Soon construction began on a spacious tasting room modeled after the wineries Jack once visited in the Sonoma and Napa Valleys. It’s Tuscan charm, bolstered by vaulted ceiling with exposed wood beams, is most evident when relaxing on the warm stone patio complete with an outdoor fireplace and breathtaking view of the vineyard and tree farm.
“I handpicked this particular piece of land out of 22 other farms to be the vineyard location,” said Jack. “It is an old cabbage and cattle farm that has a good slope for drainage and it faces southeast so it gets every drop of sun.”
Linville Falls Winery is known for many of their wines, but there are two or three that ring out as fan favorites including the Riesling, Cherry Bounce and, of course, Blueberry.
“Drinking Riesling makes you a better person!” said Jack. “I think it’s because there are at least nine different flavors of Riesling, everything from dry to sparkling. It makes it valuable.”
The Riesling at Linville Falls is no exception. Smooth with a hint of pear and touch of acidity, this delectable wine is heavily influenced by the Blue Ridge soil from which it grows. These grapes ripen more slowly in the High Country because of the cool nights and warm days, which results in a fresher, more complex taste.
In addition to the Riesling, the award-winning Cherry Bounce was destined to be a crowd pleaser.
“I designed this wine for women,” said Jack with a mischievous grin. “It’s actually a twist on Martha Washington’s recipe that was George [Washington’s] favorite. We use apple brandy made in Lenoir and combine it with cherry wine made with fresh Avery County cherries and then add a hint of cinnamon. It’s very easy to drink.”
Last, but certainly not least, one taste of the Blueberry wine will keep you talking for weeks. This light fresh wine is bursting with fresh High Country blueberries. As Jack is known for saying, “This would pair well with some good stanky cheese.”
Each and every wine on the tasting list offers its own unique flavor and pairing options, but none of these would be possible without Jack’s vision and his right-hand man, Rick Donley, the wine maker for Linville Falls Winery since October 2011.
Rick was previously the director of Appalachian State University’s enology and viticulture department. He also spent years as wine maker with Glen Ellen and Gundlach Bundschu wineries in Sonoma, California. His background includes a degree in enology and viticulture, a graduate degree in food chemistry and almost 30 years in the wine industry.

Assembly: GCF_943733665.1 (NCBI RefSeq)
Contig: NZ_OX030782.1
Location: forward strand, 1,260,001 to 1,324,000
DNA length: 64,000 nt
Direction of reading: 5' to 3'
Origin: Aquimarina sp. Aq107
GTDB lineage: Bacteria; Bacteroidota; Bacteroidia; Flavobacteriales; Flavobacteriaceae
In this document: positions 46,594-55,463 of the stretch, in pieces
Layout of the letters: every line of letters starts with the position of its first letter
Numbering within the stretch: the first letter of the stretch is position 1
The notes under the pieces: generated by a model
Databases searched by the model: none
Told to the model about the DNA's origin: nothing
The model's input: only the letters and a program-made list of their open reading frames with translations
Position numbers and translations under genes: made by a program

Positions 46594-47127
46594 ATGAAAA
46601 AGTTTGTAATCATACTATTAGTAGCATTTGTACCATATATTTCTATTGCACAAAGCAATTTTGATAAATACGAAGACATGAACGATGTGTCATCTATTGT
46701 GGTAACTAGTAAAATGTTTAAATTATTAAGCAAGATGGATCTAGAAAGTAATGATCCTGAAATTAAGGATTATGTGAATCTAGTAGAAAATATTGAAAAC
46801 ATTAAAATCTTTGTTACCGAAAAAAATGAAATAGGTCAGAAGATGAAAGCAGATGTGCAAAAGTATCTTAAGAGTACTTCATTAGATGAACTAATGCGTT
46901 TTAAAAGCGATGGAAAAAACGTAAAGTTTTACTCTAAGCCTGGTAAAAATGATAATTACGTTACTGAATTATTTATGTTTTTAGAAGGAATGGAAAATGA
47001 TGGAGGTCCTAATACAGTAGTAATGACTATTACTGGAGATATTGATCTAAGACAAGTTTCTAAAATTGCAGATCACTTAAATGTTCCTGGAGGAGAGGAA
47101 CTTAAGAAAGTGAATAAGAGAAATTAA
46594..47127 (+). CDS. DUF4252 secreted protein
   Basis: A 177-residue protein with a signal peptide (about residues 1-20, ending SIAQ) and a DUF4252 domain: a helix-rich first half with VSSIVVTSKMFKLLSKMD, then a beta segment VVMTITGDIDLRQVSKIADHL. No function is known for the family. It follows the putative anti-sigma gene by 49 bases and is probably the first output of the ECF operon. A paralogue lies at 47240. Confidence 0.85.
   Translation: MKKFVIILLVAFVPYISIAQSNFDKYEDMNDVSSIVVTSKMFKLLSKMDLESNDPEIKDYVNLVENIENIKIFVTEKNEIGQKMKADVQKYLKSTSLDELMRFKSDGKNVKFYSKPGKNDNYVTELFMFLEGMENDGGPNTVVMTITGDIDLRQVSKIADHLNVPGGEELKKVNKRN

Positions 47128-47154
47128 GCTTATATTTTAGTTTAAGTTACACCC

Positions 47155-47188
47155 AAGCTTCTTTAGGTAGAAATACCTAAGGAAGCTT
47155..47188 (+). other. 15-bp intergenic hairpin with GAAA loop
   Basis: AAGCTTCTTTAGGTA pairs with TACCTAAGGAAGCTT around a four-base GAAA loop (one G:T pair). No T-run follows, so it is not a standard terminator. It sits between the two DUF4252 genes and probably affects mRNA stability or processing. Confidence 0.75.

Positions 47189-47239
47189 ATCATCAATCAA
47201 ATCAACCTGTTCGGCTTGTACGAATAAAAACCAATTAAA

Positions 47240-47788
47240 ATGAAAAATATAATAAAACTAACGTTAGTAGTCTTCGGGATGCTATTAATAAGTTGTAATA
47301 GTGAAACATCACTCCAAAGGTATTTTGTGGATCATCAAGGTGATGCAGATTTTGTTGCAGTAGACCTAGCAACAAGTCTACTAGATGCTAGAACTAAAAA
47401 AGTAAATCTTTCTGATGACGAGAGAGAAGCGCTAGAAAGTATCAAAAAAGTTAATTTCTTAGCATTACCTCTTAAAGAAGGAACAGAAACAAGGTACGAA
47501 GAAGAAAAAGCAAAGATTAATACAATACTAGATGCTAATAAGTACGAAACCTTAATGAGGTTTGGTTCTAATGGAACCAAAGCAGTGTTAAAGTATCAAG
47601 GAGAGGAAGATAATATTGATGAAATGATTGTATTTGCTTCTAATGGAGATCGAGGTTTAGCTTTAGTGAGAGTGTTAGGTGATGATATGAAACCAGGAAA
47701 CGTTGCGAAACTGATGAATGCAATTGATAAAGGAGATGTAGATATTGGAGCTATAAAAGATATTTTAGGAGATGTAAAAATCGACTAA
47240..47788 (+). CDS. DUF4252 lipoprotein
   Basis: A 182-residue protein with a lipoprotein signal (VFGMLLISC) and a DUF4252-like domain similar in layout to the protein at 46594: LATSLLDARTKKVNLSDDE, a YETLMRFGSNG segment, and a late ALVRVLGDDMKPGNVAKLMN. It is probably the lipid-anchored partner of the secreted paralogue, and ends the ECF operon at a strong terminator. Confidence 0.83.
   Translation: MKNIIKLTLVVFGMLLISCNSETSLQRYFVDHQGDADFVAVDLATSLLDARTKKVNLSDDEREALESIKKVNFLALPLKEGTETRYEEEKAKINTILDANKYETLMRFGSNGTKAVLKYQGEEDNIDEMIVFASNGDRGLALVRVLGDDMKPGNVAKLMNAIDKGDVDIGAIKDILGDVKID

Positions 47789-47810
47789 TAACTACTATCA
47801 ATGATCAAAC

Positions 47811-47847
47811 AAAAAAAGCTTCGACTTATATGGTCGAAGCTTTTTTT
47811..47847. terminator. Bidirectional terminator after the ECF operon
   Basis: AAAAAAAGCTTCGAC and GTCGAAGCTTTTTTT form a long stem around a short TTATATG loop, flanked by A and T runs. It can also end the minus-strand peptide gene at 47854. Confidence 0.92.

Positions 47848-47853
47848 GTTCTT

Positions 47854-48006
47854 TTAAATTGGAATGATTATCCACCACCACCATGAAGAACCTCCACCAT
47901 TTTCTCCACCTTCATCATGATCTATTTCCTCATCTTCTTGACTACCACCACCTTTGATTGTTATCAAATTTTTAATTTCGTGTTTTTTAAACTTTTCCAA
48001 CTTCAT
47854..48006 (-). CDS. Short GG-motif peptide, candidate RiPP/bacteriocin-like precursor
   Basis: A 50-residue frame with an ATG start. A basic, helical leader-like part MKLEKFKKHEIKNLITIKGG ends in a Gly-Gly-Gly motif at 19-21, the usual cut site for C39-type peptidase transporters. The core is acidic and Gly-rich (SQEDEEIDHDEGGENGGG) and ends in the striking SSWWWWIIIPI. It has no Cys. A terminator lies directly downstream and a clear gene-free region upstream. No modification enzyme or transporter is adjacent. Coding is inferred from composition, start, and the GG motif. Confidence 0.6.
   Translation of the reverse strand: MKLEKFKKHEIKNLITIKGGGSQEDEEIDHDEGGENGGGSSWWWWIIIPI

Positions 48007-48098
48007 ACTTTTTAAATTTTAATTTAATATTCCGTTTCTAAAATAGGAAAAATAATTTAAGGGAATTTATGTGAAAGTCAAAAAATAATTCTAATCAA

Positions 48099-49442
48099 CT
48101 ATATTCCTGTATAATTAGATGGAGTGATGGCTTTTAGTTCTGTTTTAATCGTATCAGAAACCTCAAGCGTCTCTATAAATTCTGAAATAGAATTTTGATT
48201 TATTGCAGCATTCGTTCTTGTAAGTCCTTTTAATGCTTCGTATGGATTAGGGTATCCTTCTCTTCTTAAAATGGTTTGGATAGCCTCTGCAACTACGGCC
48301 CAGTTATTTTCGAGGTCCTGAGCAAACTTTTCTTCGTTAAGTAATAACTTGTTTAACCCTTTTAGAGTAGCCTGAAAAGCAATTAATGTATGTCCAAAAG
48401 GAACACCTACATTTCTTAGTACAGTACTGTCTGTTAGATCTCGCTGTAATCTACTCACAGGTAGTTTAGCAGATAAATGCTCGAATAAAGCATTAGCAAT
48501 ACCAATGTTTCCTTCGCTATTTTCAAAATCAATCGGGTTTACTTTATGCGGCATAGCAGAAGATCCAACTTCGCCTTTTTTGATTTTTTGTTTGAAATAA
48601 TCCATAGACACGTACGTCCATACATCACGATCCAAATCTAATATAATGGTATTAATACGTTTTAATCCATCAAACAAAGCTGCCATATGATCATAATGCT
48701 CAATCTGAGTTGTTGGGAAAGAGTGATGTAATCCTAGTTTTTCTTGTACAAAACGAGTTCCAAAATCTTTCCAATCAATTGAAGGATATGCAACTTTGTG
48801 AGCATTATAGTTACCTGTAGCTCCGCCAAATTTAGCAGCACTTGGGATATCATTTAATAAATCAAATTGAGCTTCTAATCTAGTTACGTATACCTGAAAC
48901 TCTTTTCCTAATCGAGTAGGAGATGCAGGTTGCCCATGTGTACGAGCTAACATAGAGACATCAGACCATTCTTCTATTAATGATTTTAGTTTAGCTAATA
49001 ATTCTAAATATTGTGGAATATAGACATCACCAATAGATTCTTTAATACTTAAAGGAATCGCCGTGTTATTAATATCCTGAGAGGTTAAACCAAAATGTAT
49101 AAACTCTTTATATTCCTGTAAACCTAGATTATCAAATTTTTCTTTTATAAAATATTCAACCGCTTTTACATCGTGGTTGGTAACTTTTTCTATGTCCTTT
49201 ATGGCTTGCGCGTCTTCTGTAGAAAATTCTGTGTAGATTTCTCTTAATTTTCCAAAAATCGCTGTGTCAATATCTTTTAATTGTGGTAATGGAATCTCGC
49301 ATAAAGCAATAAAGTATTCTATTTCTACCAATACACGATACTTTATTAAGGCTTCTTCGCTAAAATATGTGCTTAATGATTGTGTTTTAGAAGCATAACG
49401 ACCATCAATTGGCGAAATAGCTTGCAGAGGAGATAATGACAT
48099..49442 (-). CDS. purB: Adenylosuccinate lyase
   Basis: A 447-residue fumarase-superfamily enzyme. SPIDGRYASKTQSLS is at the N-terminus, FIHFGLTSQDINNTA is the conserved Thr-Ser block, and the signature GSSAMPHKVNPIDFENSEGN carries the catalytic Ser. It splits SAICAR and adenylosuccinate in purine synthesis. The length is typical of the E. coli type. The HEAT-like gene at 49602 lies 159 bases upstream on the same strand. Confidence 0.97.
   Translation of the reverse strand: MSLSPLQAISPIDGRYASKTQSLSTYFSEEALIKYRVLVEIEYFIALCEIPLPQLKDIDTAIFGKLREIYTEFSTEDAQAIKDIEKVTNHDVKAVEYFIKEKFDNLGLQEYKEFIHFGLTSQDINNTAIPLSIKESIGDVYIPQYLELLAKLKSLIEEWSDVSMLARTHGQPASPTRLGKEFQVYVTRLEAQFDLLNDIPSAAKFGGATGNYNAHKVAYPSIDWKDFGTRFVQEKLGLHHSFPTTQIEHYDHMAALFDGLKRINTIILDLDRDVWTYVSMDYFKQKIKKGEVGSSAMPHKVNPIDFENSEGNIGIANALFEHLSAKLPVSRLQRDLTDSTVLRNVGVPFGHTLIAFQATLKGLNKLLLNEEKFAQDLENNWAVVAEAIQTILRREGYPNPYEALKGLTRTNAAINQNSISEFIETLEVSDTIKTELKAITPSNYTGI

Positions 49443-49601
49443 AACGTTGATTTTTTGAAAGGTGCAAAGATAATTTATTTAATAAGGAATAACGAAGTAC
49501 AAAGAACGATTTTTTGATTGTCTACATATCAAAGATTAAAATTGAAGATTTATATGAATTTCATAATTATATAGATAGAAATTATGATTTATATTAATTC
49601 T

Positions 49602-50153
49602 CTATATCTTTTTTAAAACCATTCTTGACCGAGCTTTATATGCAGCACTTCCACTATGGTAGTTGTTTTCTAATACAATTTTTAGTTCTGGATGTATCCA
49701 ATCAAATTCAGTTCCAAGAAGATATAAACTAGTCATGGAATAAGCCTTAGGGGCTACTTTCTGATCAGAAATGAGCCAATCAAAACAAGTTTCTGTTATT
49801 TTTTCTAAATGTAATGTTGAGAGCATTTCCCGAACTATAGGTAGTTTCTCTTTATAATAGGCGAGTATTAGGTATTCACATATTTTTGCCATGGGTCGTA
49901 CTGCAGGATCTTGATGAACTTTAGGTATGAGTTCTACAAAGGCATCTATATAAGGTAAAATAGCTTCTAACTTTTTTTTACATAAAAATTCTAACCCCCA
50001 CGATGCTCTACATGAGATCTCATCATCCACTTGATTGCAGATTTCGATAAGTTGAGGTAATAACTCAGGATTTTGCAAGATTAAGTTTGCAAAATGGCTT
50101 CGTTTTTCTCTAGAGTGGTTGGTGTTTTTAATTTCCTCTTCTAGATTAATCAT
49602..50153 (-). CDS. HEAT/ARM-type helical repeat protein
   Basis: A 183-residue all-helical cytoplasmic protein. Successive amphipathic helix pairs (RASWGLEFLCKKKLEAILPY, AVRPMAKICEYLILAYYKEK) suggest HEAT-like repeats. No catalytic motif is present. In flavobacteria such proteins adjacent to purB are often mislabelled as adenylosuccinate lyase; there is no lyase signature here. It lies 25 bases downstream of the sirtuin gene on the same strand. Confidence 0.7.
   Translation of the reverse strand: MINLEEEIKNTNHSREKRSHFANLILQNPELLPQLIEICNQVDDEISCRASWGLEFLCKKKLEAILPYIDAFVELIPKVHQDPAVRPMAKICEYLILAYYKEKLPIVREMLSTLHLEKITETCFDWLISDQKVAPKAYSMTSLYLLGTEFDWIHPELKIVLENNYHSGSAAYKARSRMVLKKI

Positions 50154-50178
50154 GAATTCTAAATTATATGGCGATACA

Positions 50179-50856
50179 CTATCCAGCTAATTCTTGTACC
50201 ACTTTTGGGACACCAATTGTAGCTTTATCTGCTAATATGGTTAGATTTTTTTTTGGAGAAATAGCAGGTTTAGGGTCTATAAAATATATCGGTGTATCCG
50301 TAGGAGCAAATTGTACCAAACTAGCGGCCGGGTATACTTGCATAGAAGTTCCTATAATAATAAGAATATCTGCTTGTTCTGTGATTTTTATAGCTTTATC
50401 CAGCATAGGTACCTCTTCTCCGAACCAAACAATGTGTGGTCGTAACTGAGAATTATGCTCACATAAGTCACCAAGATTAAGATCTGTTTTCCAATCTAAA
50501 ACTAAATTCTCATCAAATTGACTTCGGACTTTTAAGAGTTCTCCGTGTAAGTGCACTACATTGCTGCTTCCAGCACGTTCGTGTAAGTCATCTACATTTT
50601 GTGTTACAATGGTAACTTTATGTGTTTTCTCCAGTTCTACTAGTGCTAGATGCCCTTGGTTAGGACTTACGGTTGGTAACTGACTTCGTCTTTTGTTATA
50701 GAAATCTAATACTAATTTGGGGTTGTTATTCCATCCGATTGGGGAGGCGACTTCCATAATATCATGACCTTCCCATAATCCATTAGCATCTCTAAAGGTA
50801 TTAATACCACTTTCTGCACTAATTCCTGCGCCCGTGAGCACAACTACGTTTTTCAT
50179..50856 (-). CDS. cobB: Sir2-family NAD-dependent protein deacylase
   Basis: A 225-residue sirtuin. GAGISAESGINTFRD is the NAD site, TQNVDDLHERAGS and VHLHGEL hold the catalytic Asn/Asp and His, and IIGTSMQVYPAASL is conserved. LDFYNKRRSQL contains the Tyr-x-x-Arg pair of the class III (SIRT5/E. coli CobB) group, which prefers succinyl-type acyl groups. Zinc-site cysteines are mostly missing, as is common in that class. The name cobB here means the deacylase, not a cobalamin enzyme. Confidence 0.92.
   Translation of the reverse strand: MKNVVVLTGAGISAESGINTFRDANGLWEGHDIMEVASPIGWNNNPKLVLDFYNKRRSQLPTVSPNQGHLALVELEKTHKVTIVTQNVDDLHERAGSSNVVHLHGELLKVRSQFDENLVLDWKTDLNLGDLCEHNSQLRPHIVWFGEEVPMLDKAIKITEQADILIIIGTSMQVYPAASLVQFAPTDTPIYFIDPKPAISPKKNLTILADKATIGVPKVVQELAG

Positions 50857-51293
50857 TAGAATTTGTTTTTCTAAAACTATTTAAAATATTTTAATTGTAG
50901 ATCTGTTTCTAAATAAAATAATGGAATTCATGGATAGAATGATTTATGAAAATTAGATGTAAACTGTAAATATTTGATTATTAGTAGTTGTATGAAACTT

As Jack will lament, Rick joined the winery family just in time to help pioneer some note-worthy High Country wines.
“I’d known Rick for a couple years before I proposed he come on board,” said Jack. “I liked his demeanor. He was very forthcoming. We’re both dedicated to proving that the High Country can produce unrivaled, world-class wine. And Rick has something few wine makers have – a great taster!”
Rick isn’t the only person enjoying the tastes of Linville Fall Winery. On websites such as Tripadvisor and Yelp, visitors to the winery hail it as a “must-see” that has a “wonderful Tuscan feel.”
One enthusiast who visited the winery in September left a review on Tripadvisor stating, “[It was a] beautiful Tuscan-like winery in the middle of the gorgeous Blue Ridge. We tasted the eight wines and enjoyed the flavors. Then we decided to explore the vineyards and surrounding landscape. Four of us tackled the high hills behind the winery where we found awesome views but the best part came when the owner pulled up in his ATV and offered us a ride to the top! Such a treat — really made our trip. We could see for miles and loved the mix of Christmas trees with the vineyards. Don’t miss a visit here when you are in the area.”
Evidenced by many such reviews, Linville Falls Winery is experiencing steady business despite being a relatively young vineyard.
“We get a lot of business from the [Blue Ridge] Parkway,” said Jack. “Some people just go for a drive, get a little lost and end up here. Every time that happens, they always say, ‘What a great place to end up!’ That’s what we want. We want to focus on producing high-quality, award-winning wines that people will die for.”